Arthur Rosen, Batoff's attorney, said last week that the allegations stem from an investigation into Topolinski by his law firm. He offered no details.

George Bunner, 52, former production and purchasing manager at the vandalized plant, said last week that he had been interviewed twice by the FBI about the alleged break-in. He told the bureau he thought it was an inside job.

"I think they wanted the business-interruption insurance, and they would sell off the assets and let us all go," Bunner said of Topolinski and his advisers.

The plant, in an industrial park near I-295, had been running 24 hours a day, seven days a week. With fewer jobs coming in, the decision had been made to go to a reduced schedule beginning the night of Nov. 12, 2011, Bunner said.

When workers showed up the next day, they found the plant's towering printers had been ripped apart by a forklift.

"The police were standing out front, and when you walked inside, the machines were just wrecked," Mary Nolan, who worked there for five years, said last week.

According to the police report, someone had entered through a side door propped open with an empty oil bottle. Also destroyed was computer equipment on which footage from plant surveillance cameras was stored.

"Whoever did this knew exactly where the computer was that backed up those cameras," Bunner said.

The information was on a desktop computer in the back of the information-technology office, "but the IT office is not labeled," he said. "There were a lot of things [the alleged intruders] knew that only a few people knew."

DGI reopened a short time later - Bunner said he managed to get one of the printers running the same day - but it was the beginning of the end.

Within a month, most of the plant's workers had finished their last shift. As they filed for unemployment and joined millions of other Americans looking for work, some began to look into their old boss, who had made a name for himself by investing in troubled businesses.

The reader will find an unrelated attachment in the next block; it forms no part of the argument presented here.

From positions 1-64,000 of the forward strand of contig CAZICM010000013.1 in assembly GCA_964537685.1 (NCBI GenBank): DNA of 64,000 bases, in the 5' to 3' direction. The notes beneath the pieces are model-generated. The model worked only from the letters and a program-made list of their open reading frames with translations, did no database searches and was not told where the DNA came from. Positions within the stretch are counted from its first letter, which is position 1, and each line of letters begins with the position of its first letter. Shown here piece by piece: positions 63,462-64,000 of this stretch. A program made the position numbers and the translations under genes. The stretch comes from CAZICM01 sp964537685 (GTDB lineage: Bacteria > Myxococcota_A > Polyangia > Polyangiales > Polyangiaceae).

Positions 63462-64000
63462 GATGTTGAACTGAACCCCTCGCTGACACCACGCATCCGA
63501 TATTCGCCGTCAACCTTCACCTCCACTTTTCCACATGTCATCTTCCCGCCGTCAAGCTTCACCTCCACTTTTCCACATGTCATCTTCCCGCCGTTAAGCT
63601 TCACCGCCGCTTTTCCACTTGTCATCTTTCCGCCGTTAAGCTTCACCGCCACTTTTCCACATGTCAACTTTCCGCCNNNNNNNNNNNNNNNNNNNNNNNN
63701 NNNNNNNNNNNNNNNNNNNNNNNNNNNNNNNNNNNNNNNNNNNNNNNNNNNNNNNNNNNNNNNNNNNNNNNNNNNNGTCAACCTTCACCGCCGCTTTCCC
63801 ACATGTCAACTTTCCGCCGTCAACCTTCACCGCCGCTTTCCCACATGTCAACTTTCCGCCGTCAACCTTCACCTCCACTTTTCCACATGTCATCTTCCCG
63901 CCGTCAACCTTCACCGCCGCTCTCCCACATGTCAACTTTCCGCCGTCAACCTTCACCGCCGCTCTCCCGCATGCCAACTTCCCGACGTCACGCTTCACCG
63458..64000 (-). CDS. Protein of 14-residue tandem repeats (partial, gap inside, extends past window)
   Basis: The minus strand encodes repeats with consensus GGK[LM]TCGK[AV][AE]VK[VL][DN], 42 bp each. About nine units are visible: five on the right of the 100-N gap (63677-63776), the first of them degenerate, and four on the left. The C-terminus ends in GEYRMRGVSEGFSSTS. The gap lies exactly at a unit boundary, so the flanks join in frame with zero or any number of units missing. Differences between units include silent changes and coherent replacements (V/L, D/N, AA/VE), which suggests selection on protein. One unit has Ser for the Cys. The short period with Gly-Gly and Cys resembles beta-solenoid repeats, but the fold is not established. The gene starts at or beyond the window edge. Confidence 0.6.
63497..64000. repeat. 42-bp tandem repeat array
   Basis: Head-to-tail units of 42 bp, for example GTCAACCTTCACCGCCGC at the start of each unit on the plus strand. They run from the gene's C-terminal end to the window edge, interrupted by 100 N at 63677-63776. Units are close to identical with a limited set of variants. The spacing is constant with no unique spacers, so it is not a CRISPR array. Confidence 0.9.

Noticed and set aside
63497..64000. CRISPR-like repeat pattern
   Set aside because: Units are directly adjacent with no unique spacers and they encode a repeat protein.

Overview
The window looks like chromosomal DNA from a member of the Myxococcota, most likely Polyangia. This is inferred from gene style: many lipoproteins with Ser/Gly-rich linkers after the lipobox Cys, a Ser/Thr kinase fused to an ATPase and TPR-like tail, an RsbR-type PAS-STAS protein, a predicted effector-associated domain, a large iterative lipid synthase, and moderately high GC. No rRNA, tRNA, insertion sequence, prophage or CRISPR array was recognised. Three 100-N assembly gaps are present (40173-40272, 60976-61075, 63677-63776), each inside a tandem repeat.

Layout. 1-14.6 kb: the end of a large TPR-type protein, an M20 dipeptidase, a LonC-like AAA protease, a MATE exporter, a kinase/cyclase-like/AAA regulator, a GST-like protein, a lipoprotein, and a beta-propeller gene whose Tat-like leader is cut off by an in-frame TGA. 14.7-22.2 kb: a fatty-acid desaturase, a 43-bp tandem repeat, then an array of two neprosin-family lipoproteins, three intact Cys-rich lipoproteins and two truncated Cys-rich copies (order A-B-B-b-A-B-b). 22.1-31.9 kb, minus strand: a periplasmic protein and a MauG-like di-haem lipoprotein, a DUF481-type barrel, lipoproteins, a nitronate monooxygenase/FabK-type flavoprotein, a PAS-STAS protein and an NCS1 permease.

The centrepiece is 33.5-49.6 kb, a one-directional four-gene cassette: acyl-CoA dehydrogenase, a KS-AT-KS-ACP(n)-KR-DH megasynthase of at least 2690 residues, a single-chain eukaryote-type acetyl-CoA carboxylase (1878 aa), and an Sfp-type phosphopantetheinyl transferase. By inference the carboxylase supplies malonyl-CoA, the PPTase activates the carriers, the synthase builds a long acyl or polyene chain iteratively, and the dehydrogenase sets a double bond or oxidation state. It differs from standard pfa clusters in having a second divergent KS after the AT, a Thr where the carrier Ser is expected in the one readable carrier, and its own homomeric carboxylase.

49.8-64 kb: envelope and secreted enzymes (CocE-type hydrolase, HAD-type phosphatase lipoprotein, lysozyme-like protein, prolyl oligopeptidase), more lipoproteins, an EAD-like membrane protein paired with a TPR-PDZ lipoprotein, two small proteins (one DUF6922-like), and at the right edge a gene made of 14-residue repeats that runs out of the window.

In 2009, a Toronto Star article described Topolinski as "a brash young entrepreneur with big ideas" who over two decades had invested in ventures ranging from an Ontario nightclub to the Canadian hockey equipment manufacturer Sher-Wood.

He made headlines in 2009 when he ordered a small Canadian auto-parts manufacturer he owned to halt deliveries to Chrysler when the company refused to pay a 250 percent markup. The auto giant has sued Topolinski and his partners in court, seeking $25 million on claims the dispute forced them to close four plants for nearly a week.

"It is the little guy standing up against the big guy for what is right," Topolinski told the Star.

His legal and financial troubles continue to mount. Since creditors forced DGI into bankruptcy proceedings last December, more than 300 claims totaling $42.7 million have been filed.

Joseph McCormick, a Haddonfield lawyer who is representing the creditors, said how much claimants might be reimbursed was uncertain. "There is a continuing process to identify and analyze potential assets," he said.

For now, the Swedesboro workers are still trying to get their lives back in order. Nolan was hopeful last week about a job she had applied for driving seniors to their appointments.

But nothing would keep her from pursuing Topolinski, she said.

"My goal is to get this guy in the public eye," she said. "He's a millionaire with deep pockets and good lawyers. I don't want him to get away with it."